Research Meetings
August through September 2016


September 14, 2016 ( Wednesday )

4:00pm - 5:00pm
Aab CVRI Seminar Series

SPEAKER: Nigel Mackman, B.Sc., Ph.D., FAHA Director of the UNC McAllister Heart Institute School of Medicine, UNC-Chapel Hill, Immunology University of North Carolina at Chapel Hill Chapel Hill, NC

TITLE OF TALK: "Roles of Tissue Factor in Hemostasis, Thrombosis, Cardiac Injury and Viral Infection"

ABSTRACT: Dr. Mackman is interested in mechanisms of hemostasis and thrombosis, and the crosstalk between coagulation and inflammation. In particular, I study the role of tissue factor (TF), coagulation proteases, protease activated receptors (PARs) and microvesicles (MVs) in ischemia-reperfusion (I/R) injury, cancer, sickle cell disease, obesity, viral infection, atherosclerosis and liver injury. My lab has generated several unique mouse lines that have altered levels of TF, PAR1 and PAR2. For instance, we have made mice expressing only ~1% of wild-type TF levels. These mice have been used extensively by us and others to study the role of TF in hemostasis, thrombosis and other processes, such as inflammation in sickle cell disease. My lab also generated TF floxed mice that allows deletion of the TF gene in different cell types by crossing these mice with mice expressing the Cre recombinase in a cell type-specific manner.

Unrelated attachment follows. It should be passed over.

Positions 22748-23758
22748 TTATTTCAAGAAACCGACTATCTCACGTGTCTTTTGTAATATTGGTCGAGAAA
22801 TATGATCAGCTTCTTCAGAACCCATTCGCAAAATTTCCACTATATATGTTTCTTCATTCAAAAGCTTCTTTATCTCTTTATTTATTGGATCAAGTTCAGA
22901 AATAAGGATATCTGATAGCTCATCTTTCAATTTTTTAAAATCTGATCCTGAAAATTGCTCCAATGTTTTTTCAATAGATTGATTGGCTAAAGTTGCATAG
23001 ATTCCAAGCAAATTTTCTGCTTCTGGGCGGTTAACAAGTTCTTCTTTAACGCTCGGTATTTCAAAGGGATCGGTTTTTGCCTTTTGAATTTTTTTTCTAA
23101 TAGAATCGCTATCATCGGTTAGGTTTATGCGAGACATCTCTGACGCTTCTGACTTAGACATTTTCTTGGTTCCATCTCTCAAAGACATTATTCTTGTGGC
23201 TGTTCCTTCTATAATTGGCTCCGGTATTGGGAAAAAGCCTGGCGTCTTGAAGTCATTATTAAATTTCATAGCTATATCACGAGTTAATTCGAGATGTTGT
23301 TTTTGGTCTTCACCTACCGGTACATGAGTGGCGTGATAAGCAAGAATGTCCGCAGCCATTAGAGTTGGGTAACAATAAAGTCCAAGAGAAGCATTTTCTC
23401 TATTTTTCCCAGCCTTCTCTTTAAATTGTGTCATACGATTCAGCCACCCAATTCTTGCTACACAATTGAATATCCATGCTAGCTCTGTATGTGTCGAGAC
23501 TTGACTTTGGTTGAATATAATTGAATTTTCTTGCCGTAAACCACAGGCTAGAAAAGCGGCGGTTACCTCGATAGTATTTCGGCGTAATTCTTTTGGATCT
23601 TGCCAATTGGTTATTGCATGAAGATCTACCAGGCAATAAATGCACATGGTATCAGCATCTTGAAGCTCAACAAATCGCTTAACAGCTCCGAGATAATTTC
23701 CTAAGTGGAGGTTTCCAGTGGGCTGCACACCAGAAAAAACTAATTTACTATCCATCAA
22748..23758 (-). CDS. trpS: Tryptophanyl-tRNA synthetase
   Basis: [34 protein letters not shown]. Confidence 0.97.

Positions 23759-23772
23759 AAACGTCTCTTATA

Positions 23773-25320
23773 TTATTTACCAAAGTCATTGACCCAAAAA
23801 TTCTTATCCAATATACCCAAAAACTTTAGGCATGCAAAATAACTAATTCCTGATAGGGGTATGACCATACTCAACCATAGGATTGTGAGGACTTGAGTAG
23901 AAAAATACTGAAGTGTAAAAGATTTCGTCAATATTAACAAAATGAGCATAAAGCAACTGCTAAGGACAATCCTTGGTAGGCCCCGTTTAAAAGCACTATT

Location:  CVRI Conf. Room # G.11211/G.11213

Posted by:  Jacqueline Velazquez, Cardiovascular Research Institute, 18-Jul-16 10:20am ET


September 19, 2016 ( Monday )

12:00pm - 1:00pm
Microbiology and Immunology Department Seminar

Leonidas Stamatatos Ph.D. Member, Fred Hutchinson Cancer Research Center Vaccine and Infectious Disease Division Immunology and Vaccine Development Program

"Novel immunogens to initiate the development of HIV-1 broadly neutralizing antibodies during vaccination"

Host: Stephen Dewhurst, PhD

Monday, September 19, 2016 12:00-1:00 PM Upper Auditorium (Room 3-7619)

Seminar Abstract: In the past 5-6 years, it became apparent that germline (GL) forms of several HIV-1 broadly neutralizing antibodies (bNAbs), do not display measurable binding to the HIV-1 envelope glycoprotein (Env). These observations created a paradigm shift in our collective thinking as to why recombinant Envs are ineffective in eliciting bNAbs during vaccination and led to the 'germline-targeting' immunization approach. New Env-based immunogens had to be designed in order to activate naïve B cells expressing the germline B cell receptors of bNAbs in vivo. These immunogen-design efforts and the most recent immunizations studies with 'germline-targeting' immunogens will be discussed.

Location:  Upper Auditorium (3-7619)

Posted by:  Brenda Knorr, Micro & Immunolgy, 17-Aug-16 11:58am ET

 
 
https://www.urmc.rochester.edu/calendar/index.html